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HMRC Listening to the Concerns of the Taxpayer
Earlier this year, HMRC began a consultation process on possible changes to the UK withholding tax rules on interest. The avoidance of withholding tax is clearly an area of concern for HMRC and the government, as this consultation follows a similar process to last year regarding Tax Treaty relief for withholding tax on interest. In October 2012, HMRC published their summary of responses to the consultation process. Reponses were received from 72 different individuals, businesses, professional bodies and firms. What was particularly interesting, and welcome, about HMRC's document was the fact that they were willing to listen to the representations and allowed it to influence their thinking. Taxand UK discusses the proposed changes put forward by HMRC and the impact they would have on the international business community.
The consultation addressed several areas within the UK tax rules and focussed on the avoidance of withholding tax on interest. The most contentious areas were:
- Yearly interest arising in the UK
- Quoted Eurobonds
- Interest in kind and funding bonds.
Currently, withholding tax only applies to yearly interest; short term interest payments are therefore not subject to withholding tax in the UK. The original consultation proposed to amend the legislation so that it applied to all interest, and not just yearly interest.
Respondents to the consultation argued that such proposals would have a significant impact on a number of commercial practices, such as cash-pooling arrangements for multinationals or short-term bridging finance.
The need to exempt such arrangements (and others such as payments under certain derivative or securitisation arrangements) and modify existing exemptions would add complexity to the law.
In addition, there would be an added compliance burden and increased cost of short term borrowing, therefore potentially making the UK a less attractive base for treasury operations.
HMRC has decided not to proceed with these proposed changes.
At present under UK law there is an exemption from withholding tax where a debt is structured as a bond quoted on a recognised stock exchange. The original consultation proposed to remove this exemption where the bond was issued to another group company and listed on a stock exchange where there was no regular trading in the Eurobond.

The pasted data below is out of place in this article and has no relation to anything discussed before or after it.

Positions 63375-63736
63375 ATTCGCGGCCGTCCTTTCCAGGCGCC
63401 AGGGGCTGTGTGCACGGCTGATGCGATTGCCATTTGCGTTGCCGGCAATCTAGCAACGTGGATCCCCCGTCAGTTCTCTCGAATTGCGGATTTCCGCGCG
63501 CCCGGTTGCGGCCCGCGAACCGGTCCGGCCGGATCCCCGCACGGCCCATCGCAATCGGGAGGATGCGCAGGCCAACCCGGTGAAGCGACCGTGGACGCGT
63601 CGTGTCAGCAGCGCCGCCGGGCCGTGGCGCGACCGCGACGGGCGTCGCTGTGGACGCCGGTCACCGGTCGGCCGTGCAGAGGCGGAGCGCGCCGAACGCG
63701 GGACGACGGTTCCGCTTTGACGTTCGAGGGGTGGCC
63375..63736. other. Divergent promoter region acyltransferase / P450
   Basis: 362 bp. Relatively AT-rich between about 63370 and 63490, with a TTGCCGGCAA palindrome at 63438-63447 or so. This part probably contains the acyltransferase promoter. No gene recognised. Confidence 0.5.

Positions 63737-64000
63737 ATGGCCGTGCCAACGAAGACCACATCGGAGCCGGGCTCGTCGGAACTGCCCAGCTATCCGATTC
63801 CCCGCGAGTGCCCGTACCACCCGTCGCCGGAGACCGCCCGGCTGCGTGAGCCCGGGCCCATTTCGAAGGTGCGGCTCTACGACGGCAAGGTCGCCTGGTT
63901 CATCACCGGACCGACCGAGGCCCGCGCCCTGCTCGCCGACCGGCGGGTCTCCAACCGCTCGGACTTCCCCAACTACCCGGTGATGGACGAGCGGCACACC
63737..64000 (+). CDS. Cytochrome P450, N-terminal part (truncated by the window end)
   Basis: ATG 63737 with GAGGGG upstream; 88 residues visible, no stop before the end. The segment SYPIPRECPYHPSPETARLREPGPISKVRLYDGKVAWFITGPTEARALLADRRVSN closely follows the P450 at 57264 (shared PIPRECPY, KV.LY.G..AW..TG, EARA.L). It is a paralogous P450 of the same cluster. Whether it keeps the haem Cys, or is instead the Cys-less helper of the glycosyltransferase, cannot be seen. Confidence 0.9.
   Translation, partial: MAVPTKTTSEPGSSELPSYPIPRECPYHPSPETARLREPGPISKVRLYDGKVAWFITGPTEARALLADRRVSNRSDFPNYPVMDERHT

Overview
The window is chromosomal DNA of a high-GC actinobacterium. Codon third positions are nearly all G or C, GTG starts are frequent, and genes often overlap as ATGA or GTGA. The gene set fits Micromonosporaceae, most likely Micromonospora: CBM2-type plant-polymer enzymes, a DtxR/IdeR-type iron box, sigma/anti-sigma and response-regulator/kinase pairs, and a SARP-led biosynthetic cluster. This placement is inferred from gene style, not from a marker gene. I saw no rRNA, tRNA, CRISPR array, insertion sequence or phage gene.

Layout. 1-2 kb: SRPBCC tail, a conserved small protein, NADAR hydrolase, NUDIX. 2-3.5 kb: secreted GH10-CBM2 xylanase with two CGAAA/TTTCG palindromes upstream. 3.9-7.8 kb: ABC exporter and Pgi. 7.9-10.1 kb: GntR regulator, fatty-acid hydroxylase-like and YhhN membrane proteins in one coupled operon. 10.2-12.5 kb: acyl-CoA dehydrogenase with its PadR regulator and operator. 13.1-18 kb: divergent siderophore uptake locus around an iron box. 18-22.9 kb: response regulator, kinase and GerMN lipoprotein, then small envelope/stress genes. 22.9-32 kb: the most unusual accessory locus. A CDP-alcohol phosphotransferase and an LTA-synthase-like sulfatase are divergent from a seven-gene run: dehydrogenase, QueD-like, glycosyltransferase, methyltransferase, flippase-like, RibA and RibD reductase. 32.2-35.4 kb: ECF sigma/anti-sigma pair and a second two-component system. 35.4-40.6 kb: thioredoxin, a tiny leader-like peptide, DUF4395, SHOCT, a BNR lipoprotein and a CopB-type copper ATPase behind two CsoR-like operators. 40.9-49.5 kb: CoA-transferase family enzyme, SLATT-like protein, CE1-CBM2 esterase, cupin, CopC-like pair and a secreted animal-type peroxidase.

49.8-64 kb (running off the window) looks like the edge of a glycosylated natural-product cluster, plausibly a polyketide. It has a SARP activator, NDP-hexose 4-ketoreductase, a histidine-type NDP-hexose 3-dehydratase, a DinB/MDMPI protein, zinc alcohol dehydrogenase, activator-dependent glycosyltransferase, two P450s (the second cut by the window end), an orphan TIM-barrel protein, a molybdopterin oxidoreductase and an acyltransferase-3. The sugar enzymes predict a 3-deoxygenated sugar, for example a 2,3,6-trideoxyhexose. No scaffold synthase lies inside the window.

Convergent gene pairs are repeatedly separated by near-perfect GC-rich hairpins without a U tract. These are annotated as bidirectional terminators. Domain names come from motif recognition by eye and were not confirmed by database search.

As with the yearly interest proposals above, responses to the consultation were largely against these proposals. It was felt that these changes would make the UK less competitive due to the increased difficulty in raising funds.
There was also the view that the changes would undermine a number of commercial structures, such as the on lending of external funding raised by a parent or SPV outside the UK.
In addition, the changes required to the current clearing and payment systems to allow for withholding at source would lead to an increased compliance burden.
As above, HMRC has decided not to proceed with these changes.
Funding bonds/interest in kind
Where a payment of interest is made as a payment of interest in kind, under the new proposals, tax would be paid in cash on the "grossed up amount" of the non-cash interest. The proposals would introduce new rules to calculate the cash equivalent of the non-cash interest.
According to HMRC, the majority of respondents supported the proposals but felt the process was too complex and would create additional compliance on taxpayers.
What's more e, under the proposals, where funding bonds are issued in lieu of interest, any withholding tax would be payable to HMRC in cash.
The response to this second proposal was less positive than the interest in kind. Respondents saw a difference between interest in kind and funding bonds, with the latter often used where businesses were in financial difficulty. This should outweigh any compliance burden for HMRC of dealing with the bonds.
HMRC have confirmed that they will introduce legislation regarding interest in kind, but at the same time distinguishing funding bonds, such that their treatment remains the same.
Many are of the opinion that the outcome of the consultation process is very positive. HMRC appear to be listening to the opinions and needs of businesses and practitioners.
The areas which have been highlighted above are those, which had the proposals gone through, could have had a major adverse impact on international groups and private equity structures, and therefore discouraged investment to the UK. HMRC commented in the original consultation paper that these proposals would be a straightforward revenue raiser of approximately ?200m per annum. Respondents made clear that this would drive investment instead to other jurisdictions or other zero withholding tax structures.
The proposals would also have meant additional cost and administration burden to existing commercial arrangements.
Withholding tax on interest payments is clearly an area of major focus for HMRC, with this consultation following on from their speculative challenge to tax treaty reliefs last year. They will no doubt continue to look at closing down those arrangements where they believe withholding tax is being avoided, so vigilance is required.
Overall, the positive message is that HMRC are listening!
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